Had a bad night’s sleep? Drinking more water could help you feel better

New US research has found that not getting enough sleep could lead to dehydration the next day, possibly affecting mental and physical performance.

Carried out by researchers at Penn State University, the new study looked at more than 20,000 American and Chinese adults over the age of 20 to assess how sleep may affect hydration status and risk of dehydration.

The participants were asked to report on their sleeping habits, as well as provide urine samples which were analysed for biomarkers of hydration.

The findings, published in the journal Sleep on Monday, showed that adults who sleep just six hours per night had a higher chance of being dehydrated compared to those who slept eight hours. Participants who reported sleeping six hours had significantly more concentrated urine and a 16 to 59% higher chance of being inadequately hydrated.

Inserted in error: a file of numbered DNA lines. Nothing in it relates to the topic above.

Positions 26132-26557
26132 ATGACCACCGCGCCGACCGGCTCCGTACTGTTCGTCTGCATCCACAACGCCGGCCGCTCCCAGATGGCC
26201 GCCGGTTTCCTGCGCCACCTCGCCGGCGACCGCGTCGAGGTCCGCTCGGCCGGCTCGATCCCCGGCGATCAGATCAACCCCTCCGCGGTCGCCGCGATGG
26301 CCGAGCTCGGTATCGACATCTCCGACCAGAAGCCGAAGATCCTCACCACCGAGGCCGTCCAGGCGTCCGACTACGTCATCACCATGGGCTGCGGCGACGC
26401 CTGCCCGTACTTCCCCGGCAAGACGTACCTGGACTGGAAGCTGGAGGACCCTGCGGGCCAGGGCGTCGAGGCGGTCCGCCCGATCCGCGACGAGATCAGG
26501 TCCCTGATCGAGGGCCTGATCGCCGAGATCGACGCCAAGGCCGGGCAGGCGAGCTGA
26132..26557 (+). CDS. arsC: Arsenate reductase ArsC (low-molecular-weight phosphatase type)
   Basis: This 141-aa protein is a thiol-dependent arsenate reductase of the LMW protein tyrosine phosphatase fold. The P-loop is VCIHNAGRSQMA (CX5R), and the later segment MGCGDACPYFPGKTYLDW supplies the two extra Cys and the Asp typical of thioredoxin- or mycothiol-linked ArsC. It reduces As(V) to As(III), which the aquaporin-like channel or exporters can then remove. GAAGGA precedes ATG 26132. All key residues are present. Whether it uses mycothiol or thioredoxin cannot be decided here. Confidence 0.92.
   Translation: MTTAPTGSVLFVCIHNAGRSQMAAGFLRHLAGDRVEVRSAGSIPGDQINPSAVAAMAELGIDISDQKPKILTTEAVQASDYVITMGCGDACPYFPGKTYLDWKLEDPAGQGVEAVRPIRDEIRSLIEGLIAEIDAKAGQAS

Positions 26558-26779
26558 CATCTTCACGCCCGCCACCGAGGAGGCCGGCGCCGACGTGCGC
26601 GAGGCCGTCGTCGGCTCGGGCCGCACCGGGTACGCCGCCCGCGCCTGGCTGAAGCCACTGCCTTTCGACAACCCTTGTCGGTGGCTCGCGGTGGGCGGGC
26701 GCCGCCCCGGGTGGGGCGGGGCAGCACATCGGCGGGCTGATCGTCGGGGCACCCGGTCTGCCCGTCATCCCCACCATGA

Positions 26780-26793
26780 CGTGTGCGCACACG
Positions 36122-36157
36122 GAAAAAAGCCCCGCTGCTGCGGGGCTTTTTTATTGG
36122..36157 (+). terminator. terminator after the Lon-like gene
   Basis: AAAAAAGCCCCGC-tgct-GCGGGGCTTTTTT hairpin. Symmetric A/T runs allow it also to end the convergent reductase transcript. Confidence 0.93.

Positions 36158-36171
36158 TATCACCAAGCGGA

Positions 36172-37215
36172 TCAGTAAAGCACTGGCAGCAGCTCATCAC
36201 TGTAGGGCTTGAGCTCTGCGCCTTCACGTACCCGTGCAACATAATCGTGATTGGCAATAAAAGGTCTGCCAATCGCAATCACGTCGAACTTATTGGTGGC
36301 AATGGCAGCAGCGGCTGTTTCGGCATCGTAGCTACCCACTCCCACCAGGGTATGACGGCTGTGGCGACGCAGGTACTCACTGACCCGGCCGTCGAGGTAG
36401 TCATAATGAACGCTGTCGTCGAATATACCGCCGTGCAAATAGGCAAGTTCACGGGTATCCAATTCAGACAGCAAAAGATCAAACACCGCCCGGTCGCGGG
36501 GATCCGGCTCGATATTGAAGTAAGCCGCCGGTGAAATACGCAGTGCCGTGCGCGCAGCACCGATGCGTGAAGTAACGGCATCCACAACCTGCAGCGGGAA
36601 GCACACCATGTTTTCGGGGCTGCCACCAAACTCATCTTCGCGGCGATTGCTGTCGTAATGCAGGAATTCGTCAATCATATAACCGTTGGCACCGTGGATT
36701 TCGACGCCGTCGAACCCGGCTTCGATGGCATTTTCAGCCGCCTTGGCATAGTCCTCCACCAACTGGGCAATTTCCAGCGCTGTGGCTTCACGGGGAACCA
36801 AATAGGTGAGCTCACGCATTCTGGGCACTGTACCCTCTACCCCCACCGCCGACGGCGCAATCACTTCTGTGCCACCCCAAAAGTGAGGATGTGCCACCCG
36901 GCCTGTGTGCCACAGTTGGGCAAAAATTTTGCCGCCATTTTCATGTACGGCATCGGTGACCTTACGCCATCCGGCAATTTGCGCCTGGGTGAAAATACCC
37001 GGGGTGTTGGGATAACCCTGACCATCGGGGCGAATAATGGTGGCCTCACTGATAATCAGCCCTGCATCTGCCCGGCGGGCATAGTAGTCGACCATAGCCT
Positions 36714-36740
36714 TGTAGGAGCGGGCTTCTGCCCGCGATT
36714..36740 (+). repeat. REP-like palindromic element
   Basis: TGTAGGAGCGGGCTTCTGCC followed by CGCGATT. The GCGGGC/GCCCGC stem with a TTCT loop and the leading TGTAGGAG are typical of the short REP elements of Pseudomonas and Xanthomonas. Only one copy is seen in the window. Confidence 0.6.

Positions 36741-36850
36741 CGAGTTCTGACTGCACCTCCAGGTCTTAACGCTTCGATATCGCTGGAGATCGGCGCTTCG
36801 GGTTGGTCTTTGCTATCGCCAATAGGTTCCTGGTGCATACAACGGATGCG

The researchers suggest that the body’s hormonal system, which regulates hydration, could be responsible. A hormone called vasopressin is released throughout the day, as well as during the night, to help regulate the body’s hydration status. Shorter sleep may disrupt the release of the hormone, thereby affecting hydration.

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